Mary Ann Shadd Cary: A Union Army Recruiter
Although many Civil War soldiers were conscripted into service, most enlisted with the help of Army recruiters. When we think of Army recruiters, we often envision stationary recruiting offices filled with men speaking to other men imploring them to enlist. But this is an incomplete image. This is the story of Mary Ann Shadd Cary, an African American female recruiter.
Mary Ann Shadd Cary was born free in Wilmington, Delaware on October 9, 1823. She lived in Delaware and Pennsylvania, received an education, and became a teacher in the United States. Her life, like the lives of many free African Americans, changed dramatically in 1850 when Congress passed the Fugitive Slave Act, threatening the lives of all African Americans residing in the North. To preserve her freedom and in search of a better life, Shadd Cary emigrated to Canada where she became North America’s first Black female newspaper editor with her newspaper, The Provincial Freeman. In print from 1853 to 1857, the paper featured lively discussions about abolition, women’s rights, and racial integration, while encouraging African Americans to emigrate to Canada.
Shadd Cary’s support for Black emigration to Canada was based on her belief that Canada provided more freedoms and harbored less prejudice towards Black people than the United States. During the first few years of the Civil War, she remained a staunch advocate of Black emigration to Canada believing that the war would not yield any positive changes for African Americans. However, the passage of the 1862 Militia Act and the 1863 Emancipation Proclamation, which opened the door for Black men to enlist in the Union Army, ignited hope that African Americans could live fruitful lives in the United States.
While some states quickly began forming Black regiments including the famous 54th Massachusetts, other states, such as Connecticut, delayed. After consistent urging by Colonel Dexter R. Wright and Colonel Benjamin S. Pardee to form Black regiments, the Connecticut General Assembly approved a bill to raise troops for the 29th Connecticut Colored Infantry on November 23, 1863. Recruiters quickly stepped up to fill the regiment.
Against this backdrop, Shadd Cary received a letter from a longtime friend and fellow abolitionist, Martin R. Delany, on December 7, 1863. Delany was working as a Union Army recruiter for the newly forming Black regiments and hoped to hire more recruiting agents. Delany thought of Shadd Cary and asked her to return to the United States to begin recruiting Black men for the Union Army. Shadd Cary accepted the job and journeyed back to America.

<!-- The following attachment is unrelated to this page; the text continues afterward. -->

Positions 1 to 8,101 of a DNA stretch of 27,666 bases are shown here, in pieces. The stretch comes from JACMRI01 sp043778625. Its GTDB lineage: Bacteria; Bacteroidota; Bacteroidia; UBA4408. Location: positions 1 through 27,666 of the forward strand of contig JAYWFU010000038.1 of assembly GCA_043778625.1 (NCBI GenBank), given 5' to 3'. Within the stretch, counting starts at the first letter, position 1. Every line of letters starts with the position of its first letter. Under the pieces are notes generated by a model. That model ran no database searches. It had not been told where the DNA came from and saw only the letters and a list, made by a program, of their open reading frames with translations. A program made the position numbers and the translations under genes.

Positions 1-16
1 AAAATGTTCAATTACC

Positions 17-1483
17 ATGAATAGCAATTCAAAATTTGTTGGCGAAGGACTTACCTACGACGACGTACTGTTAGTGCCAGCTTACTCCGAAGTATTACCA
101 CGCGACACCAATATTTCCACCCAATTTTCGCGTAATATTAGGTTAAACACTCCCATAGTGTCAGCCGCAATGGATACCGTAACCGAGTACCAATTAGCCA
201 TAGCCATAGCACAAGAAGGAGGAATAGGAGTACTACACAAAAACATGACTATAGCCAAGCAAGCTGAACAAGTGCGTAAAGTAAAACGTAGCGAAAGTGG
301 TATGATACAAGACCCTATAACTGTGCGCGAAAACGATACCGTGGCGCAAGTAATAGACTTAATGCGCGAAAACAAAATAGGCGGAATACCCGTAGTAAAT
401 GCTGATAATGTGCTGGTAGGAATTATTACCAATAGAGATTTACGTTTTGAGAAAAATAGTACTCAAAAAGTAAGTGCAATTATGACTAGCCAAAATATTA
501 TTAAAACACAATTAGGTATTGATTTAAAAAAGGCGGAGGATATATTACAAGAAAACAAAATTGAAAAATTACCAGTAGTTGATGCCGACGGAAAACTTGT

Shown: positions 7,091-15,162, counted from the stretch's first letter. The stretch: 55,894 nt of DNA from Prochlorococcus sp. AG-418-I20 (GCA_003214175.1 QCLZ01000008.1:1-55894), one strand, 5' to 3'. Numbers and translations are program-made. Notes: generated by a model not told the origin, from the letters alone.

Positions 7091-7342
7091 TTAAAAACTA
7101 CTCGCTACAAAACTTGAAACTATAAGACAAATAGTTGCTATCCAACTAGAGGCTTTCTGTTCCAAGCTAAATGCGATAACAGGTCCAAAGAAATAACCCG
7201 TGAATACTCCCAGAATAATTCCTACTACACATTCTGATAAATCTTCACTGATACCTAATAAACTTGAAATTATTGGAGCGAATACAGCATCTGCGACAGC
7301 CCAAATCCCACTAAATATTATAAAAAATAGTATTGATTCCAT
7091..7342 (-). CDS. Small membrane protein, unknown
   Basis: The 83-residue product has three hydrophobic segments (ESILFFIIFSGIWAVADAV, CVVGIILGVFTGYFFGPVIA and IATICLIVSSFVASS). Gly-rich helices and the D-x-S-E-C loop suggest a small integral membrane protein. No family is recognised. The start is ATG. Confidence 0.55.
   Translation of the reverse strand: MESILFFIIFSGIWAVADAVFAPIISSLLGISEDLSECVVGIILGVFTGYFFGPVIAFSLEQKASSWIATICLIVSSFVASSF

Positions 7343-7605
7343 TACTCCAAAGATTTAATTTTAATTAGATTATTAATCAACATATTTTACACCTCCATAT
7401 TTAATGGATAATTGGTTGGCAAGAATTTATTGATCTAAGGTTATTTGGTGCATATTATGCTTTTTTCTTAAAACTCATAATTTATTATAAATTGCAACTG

Upon arriving in the United States, Mary Ann Shadd Cary joined Delany in recruiting for the 29th Connecticut Colored Infantry. Shadd Cary traveled throughout the midwest to recruit men for this regiment. Her travel throughout the midwest to recruit men for a northeastern regiment was not unusual as many recruiters traveled broadly to fill regimental quotas. On February 19, 1864, Shadd Cary received a letter from the Indiana Governor Oliver P. Morton proclaiming that she was “entitled to protection in transit through [Indiana] with recruits.” Five days later, she received a letter from Colonel Benjamin S. Pardee, the Commander of Recruiting Services in Connecticut, saying she was “authorized and empowered as my agent to obtain men.” Armed with these guarantors of her authority, Shadd Cary along with other recruiters enlisted enough troops to form the 29th Connecticut Colored Infantry. This regiment was mustered on March 8, 1864 meaning the recruiters successfully enlisted at least 1,000 men within 3 months of the General Assembly approving the formation of a Connecticut Black regiment.
These recruiters were so successful that they had raised an additional few hundred troops which were used to form the beginnings of the 30th Connecticut Colored Infantry. Needing to fill this second regiment, Colonel Pardee wrote to Mary Ann Shadd Cary again on March 3, 1864 promising to “reward [Shadd Cary] handsomely, besides [her] regular pay” if she was successful in encouraging men to enlist. Ultimately, the 30th Connecticut Colored Infantry never became its own regiment. Instead, it was incorporated into the 31st United States Colored Infantry on May 18, 1864. This regiment would be present at the Battle of Appomattox Courthouse.
As the war progressed, Mary Ann Shadd Cary continued recruiting. Most notably, on August 15, 1864, Indiana Governor Oliver P. Morton and Adjutant General Lazarus Noble officially appointed Shadd Cary as a “Recruiting Officer” to enlist “Colored Volunteers in any County…under the call for 500,000 men, issued July 17, 1864.” Shadd Cary’s Indiana efforts likely culminated in recruiting troops to reinforce the 28th U.S. Colored Infantry.
The 28th U.S. Colored Infantry was first mustered in April of 1864, about four months before Shadd Cary was officially appointed a recruiting officer. The men of this regiment quickly faced great adversity when they fought in the Battle of the Crater on July 30, 1864, losing 88 men (11 killed, 64 wounded, and 13 missing). Shadd Cary was officially appointed a recruiting officer two weeks later. The July 30th losses, combined with the earlier July 17th call for more volunteers, likely generated enough urgency to make the Indiana government willing to officially appoint Shadd Cary as a recruiting officer, despite her sex.
While recruiting men for the Indiana regiment, Shadd Cary filled what little free time she had with other duties. She sought donations for the Mission School, a racially integrated Canadian school that herself and Amelia Freeman Shadd, her sister, operated. She also worked as a traveling agent collecting donations for the Colored Ladies Freedmen’s Aid Society.
By late 1864, Shadd Cary completed her recruiting duties and returned to Canada where she lived until the Civil War concluded. She would later move to Washington D.C. where she served as a principal for three schools and eventually earned a law degree from Howard University.
Mary Ann Shadd Cary’s career as an Army recruiter is incredibly unique on account of her sex. Although historians believe women such as Sojourner Truth and Josephine St. Pierre Ruffin encouraged Black men to enlist, to be formally appointed as a recruiting officer and paid for that work was a unique position for a woman. The uniqueness of Mary Ann Shadd Cary’s story does not make her role as an Army recruiter any less important. Uncovering stories like these are how we, as historians, can create a more accurate image of American history.